When I have faced depression, especially as the result of difficult circumstances, the dullness and sorrow often comes wrapped up with confusion or depression about certain ideas. In talking to hundreds of students over the years (not in mass meetings, but one-on-one), I have noticed a pattern: sometimes we try to self-medicate spiritually by agonizing over issues that distract us from getting our physical, emotional, and spiritual health in order. Depression sucks the life out of a person’s emotional life just as cancer kills the energy in the body. Sometimes the root of depression is physical, sometimes it is emotional, and often there is a spiritual component. Physical problems need physical solutions, including medication at times, emotional problems benefit from therapy, and spiritual depression needs the mature guidance of a spiritual mother and father. Intellectually gifted people are tempted to solve every problem intellectually and so sometimes puzzling over a theological or philosophical problem is a way to feel somewhat powerful.
This will not help the depression which can even skew our thinking about sad issues.
The Saint Constantine School is a sister program to Wheatstone Ministries and one of our students asked me a question that caused me to (once again) share what I can about depression. First, I responded to how to handle depression generally and now I will take on a frequent issue those of us who suffer this illness deal with through a question asked of me this week by a very bright student, Miss Sayers*:
Also I don’t know if you’d remember x years ago at Wheatstone, Miss Chesterton talked about embracing all parts of you, but while I was talking to her after we couldn’t come up with a way or reason to embrace anxiety/depression. Do you have a way or reason? I also have questions about like hell because I have many close non Christian friends now, or Christians that have had bad family/church experiences and are turning away, and I can’t imagine them going to hell, so honestly I would rather that Christianity wasn’t true because nothingness is less painful than eternal hell. My friends are really good people, there’s no one else who has done more for me than they have but I can’t convince them of Christianity and sometimes I can’t convince myself because it’s just too painful and I don’t actually feel God like people talk about so I don’t know what to do. I don’t want to stop being a Christian, I can hardly fathom the idea, but I don’t know how to continue being a Christian either. Thank you for letting me ask these questions!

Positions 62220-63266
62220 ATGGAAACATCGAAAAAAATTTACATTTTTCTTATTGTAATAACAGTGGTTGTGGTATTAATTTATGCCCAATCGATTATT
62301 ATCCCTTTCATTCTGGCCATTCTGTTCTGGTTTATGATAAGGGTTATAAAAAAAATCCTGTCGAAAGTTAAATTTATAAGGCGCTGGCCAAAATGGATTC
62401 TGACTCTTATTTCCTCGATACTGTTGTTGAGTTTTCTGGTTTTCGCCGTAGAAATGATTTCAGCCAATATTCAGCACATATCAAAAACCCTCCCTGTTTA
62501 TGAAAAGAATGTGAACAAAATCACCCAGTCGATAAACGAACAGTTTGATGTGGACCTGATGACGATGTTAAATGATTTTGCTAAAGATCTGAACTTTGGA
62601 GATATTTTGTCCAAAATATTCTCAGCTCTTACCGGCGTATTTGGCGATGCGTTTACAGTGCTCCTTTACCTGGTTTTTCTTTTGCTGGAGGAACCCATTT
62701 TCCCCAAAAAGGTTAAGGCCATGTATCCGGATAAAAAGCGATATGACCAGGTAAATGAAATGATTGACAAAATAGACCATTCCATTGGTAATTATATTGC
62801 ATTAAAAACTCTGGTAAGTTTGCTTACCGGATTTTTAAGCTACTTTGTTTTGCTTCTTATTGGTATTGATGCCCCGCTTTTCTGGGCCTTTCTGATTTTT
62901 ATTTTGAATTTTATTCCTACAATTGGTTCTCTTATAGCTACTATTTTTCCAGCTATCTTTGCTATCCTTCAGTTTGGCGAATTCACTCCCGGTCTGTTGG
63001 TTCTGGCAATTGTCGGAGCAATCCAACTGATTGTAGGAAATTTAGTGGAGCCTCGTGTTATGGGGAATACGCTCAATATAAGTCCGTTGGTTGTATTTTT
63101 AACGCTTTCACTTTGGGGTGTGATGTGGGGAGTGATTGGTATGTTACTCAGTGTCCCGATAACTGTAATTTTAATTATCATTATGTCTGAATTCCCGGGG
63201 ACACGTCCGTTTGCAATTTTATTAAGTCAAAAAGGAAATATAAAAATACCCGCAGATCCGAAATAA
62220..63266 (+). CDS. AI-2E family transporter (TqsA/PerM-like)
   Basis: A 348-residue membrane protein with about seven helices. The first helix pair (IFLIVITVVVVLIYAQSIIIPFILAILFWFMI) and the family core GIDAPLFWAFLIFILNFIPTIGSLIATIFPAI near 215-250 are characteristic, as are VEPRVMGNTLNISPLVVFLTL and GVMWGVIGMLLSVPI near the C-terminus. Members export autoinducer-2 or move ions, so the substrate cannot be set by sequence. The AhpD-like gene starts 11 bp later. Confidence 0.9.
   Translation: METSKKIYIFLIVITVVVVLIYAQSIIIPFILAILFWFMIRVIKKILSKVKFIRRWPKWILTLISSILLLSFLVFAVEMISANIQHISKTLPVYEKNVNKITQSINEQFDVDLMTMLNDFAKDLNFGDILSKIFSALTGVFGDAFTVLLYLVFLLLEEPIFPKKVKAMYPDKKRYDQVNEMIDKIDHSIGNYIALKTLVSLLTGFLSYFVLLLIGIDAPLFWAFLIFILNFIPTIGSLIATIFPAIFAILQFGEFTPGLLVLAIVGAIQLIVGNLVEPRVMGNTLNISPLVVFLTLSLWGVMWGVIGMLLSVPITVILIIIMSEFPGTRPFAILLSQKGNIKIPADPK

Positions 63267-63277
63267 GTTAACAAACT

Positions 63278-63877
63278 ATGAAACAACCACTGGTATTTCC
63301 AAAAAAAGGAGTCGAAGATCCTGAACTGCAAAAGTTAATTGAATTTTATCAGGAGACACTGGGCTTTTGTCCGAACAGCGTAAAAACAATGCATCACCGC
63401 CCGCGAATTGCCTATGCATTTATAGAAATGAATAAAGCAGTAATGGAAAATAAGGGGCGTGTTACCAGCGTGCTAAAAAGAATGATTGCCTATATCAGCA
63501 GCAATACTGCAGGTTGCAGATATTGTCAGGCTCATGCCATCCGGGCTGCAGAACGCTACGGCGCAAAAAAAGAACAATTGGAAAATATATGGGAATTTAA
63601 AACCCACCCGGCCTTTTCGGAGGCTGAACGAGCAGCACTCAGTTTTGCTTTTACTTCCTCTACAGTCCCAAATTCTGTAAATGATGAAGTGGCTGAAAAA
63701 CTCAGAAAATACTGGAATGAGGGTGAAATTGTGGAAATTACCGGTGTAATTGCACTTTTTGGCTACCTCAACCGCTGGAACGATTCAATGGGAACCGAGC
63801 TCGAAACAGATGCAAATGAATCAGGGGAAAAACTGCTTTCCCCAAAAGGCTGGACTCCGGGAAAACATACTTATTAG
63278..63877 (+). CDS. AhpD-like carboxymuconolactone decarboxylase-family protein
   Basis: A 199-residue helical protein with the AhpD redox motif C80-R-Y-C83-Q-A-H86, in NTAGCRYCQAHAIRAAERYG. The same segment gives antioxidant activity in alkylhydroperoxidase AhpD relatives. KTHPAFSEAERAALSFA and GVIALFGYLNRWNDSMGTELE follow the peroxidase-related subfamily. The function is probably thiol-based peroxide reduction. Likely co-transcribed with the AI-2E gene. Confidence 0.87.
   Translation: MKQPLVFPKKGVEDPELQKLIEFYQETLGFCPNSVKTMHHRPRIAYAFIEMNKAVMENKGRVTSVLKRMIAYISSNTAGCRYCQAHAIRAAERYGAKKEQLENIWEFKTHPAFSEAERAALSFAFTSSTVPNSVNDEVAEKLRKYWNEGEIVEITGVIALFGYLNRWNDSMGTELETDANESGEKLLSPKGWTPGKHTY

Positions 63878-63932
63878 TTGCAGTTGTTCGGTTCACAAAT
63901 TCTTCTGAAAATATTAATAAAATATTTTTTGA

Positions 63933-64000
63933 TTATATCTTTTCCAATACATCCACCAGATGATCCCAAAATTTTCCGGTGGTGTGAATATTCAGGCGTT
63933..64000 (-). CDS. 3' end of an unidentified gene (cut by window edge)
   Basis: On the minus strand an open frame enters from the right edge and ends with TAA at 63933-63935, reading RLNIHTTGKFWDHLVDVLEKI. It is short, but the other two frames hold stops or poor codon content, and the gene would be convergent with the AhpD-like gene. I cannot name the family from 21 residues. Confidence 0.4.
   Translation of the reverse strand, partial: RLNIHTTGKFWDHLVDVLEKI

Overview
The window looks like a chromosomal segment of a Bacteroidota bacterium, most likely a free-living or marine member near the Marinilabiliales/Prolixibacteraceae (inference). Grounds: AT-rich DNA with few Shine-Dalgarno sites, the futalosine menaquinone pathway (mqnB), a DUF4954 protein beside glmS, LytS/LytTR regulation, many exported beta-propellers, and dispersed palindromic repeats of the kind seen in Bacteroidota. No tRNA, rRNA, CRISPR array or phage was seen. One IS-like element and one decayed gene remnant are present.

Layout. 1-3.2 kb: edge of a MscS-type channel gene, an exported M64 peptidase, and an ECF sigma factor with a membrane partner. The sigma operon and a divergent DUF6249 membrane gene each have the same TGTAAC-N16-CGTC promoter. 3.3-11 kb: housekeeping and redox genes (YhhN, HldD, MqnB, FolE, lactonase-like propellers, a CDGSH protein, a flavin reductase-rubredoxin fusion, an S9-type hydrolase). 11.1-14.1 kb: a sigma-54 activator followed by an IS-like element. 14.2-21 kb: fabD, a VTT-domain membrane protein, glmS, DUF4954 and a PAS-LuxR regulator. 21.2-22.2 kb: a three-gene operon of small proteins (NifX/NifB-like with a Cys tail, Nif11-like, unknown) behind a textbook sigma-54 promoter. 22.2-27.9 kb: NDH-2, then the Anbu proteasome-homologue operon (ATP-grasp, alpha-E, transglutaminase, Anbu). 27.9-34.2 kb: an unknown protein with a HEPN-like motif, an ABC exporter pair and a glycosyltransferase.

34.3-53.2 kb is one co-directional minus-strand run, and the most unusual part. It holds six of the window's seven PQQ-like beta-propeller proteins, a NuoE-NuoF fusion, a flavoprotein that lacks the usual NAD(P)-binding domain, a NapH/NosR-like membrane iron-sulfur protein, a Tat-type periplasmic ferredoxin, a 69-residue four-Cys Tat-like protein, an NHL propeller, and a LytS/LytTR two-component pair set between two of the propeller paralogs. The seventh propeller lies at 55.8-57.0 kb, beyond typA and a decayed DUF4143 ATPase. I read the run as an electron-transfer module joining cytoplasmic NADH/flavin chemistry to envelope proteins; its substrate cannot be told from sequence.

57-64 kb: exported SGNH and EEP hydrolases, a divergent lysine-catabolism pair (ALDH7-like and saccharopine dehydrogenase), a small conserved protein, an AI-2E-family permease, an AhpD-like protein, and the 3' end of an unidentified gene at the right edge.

Dear Miss Sayers,
Thank you for great questions. Whatever you decide the answers to be, I am your friend and fellow follower of the Logos, the God who loves questions and walks with us toward answers. My life has not been a straight progress from spiritual victory to victory and I am not sure I have ever met anybody being real who had such a life. Go read a good book like Way of the Pilgrim and you will find the spiritual life is a struggle this side of Paradise. I do not know why Christians do not make this plain: There are no easy answers, because the questions are so difficult. As children we ask easy questions and get jolly answers in Sunday School that work, but when our questions grow up, our answers must grow up as well. There is no solving your problems with one essay. Let’s keep talking.
You misunderstood Miss Chesterton I think. She was reminding you that you must acknowledge without shame your dryness, your depression, and your sorrow. You do not have to wish to stay that way. You do not have to embrace the evils done to you by other people or the evils you have done to yourself. That good will come of bad things over time is true, but the bad things are no less bad. Your depression is not the way God made you to be, but it is the way you are. You can accept that burden without thinking it is “good” or the real, best you. Paradise is coming when all burdens will be burned up and we will be free at last.